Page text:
The article was originally published in Integrity 2 (2003) 121-139, and is posted here with permission by the author. Pinson on Arminius
Monthly Archives For February 2011
Concurrence is the cooperation of agents or causes ~ a combined action or effort. When we speak of the doctrine of concurrence, we mean the cooperation of God and a person in a combined effort to produce an action. (Classical, Reformed Arminians believe that the Holy Spirit works monergistically in the act of regeneration, and He does so when a person trusts in Christ Jesus the Lord: faith does not cause regeneration, nor can one effect his or her own regeneration.)
For some good theological humor: http://tominthebox.blogspot.com/2007/02/guard-your-thoughts-against-calvinism.html.
This 1658 work is a lengthy rejoinder to multiple Calvinist rebuttals written against Goodwin’s Arminian magnum opus, Redemption Redeemed (1651). It includes response to John Owen’s critique. The book runs 515 pages. It has a very long title, which is here linked to the book itself online:
Triumviri, or, The genius, spirit, and deportment of the three men, Mr. Richard Resbury, Mr. John Pawson, and Mr. George Kendall in their late writings against the free grace of God in the redemption of the world … : together with some brief touches (in the preface) upon Dr. John Owen, Mr. Thomas Lamb (of the Spittle), Mr. Henry Jeanes, Mr. Obadiah How, and Mr. Marchamond Needham in relation to their late writings against the author
From a sermon delivered at his Church (Faith Baptist Church in Avon, Indiana) from 2004, Pastor Monte points out what he feels are inconsistencies in the Calvinist teaching of Limited Atonement:
Recently, we posted an analysis by one of our members (Robert) of a portion of Justin Taylor’s interview of Calvinist scholar, John Feinberg, about his book Ethics for a Brave New World. In that analysis, Robert showed that Feinberg (and seemingly Taylor along with him) actually contradicts his own Calvinistic view of freedom and relies on the Arminian view of freedom to ground moral responsibility. Robert left a comment about the matter at Taylor’s posting of the interview, but there has been no explanation of this contradiction. I just wanted to highlight this development because it seems that there is no real answer that can be given to Robert’s observations.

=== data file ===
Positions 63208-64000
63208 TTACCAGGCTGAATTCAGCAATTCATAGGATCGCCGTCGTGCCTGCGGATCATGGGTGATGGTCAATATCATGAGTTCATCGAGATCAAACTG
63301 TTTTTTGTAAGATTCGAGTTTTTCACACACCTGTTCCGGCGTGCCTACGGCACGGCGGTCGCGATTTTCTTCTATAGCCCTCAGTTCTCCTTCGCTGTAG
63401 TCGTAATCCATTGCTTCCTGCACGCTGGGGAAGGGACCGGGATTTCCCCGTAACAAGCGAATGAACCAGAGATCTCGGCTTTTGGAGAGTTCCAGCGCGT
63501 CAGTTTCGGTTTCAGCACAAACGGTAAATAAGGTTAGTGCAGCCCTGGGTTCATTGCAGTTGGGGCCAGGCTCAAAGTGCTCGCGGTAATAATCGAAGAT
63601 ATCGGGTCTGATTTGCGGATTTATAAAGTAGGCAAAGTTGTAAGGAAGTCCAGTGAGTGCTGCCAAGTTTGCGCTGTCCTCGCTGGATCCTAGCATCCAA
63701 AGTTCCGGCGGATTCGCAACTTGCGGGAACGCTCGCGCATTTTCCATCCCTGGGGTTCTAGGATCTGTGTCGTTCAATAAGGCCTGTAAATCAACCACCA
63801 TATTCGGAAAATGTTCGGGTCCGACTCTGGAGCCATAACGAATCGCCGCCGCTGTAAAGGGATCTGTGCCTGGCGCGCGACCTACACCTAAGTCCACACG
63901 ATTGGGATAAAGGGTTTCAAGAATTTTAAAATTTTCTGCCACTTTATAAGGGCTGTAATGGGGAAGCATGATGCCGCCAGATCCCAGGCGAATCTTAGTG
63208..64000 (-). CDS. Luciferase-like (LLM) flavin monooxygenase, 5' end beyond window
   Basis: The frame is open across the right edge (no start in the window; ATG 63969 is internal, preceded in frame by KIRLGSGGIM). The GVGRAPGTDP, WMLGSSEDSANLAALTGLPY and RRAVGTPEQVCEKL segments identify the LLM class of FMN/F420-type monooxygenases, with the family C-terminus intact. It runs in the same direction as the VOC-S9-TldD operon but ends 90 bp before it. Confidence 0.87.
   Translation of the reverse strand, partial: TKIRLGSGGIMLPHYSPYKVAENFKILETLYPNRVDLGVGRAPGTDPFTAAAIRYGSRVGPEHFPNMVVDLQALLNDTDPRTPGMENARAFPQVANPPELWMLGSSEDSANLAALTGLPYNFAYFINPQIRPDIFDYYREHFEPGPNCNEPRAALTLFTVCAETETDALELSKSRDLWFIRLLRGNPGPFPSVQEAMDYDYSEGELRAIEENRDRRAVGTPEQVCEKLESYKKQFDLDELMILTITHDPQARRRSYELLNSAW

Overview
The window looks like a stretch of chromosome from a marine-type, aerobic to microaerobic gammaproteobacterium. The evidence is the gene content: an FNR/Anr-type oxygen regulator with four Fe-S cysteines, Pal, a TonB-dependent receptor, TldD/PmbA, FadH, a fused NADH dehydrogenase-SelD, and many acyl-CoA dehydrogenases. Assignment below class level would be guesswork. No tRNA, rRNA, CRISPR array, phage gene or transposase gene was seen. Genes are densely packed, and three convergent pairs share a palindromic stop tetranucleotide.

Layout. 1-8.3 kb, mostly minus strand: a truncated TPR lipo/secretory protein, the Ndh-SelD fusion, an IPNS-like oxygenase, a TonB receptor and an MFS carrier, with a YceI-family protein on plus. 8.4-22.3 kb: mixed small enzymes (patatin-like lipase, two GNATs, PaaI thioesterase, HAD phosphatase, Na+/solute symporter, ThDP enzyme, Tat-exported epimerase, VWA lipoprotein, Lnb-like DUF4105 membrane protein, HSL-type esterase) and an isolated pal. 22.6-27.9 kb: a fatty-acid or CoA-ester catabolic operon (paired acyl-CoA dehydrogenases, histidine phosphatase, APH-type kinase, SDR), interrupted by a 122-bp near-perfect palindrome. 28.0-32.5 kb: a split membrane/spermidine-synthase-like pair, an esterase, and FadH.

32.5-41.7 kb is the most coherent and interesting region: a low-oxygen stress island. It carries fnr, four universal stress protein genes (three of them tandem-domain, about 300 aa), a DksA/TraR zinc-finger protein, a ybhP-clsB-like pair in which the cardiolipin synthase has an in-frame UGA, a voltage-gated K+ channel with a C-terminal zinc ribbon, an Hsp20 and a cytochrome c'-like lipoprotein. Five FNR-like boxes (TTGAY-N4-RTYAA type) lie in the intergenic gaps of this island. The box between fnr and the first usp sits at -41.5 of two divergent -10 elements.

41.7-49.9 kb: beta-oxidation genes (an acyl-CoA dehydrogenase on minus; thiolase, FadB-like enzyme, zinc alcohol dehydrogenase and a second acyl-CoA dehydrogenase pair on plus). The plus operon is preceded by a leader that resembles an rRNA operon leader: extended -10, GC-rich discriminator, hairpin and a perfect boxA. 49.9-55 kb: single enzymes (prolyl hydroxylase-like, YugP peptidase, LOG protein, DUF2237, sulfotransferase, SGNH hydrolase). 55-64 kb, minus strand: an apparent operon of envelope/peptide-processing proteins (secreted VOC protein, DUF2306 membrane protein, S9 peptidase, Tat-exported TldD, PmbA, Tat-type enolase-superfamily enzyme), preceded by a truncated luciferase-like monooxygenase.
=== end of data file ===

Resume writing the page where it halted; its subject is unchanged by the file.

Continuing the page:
Begging the Question
“While libertarians uphold the philosophy that “choice without sufficient cause” is what makes one responsible, the compatibilist, on the other hand, looks to Scripture which testifies that it is because our choices have motives and desires that moral responsibility is actually established. Responsibility requires that our acts, of necessity, be intentional….” (Eleven (11) Reasons to Reject Libertarian Free Will, John Hendryx)
Related Fallacies: Strawman Begging the Question “While libertarians uphold the philosophy that “choice without sufficient cause” is what makes one responsible, the compatibilist, on the other hand, looks to Scripture which testifies that it is…
[A bit of satire to make a point about the Calvinistic view of election]
When I was a kid I used to get a lot of enjoyment from killing ants. I loved to stir up their hills and stomp on them. Sometimes I would burn the loathsome insects with a magnifying glass. A favorite method of ant termination was to flood their hills with water. It was satisfying to watch them struggle and drown.
After starting a flood I would sometimes stick a twig in the water to let a few special ants out. They weren’t special because of anything they had done, but because I chose to let them live. It was always first necessary to terminate a massive numbers of ants before showing any mercy. I needed to express my attribute of wrath, and the elect ants had to appreciate that they were living because of my good pleasure.
Keep in mind that all of the ants I killed had it coming. Ants bite even when you command them not to.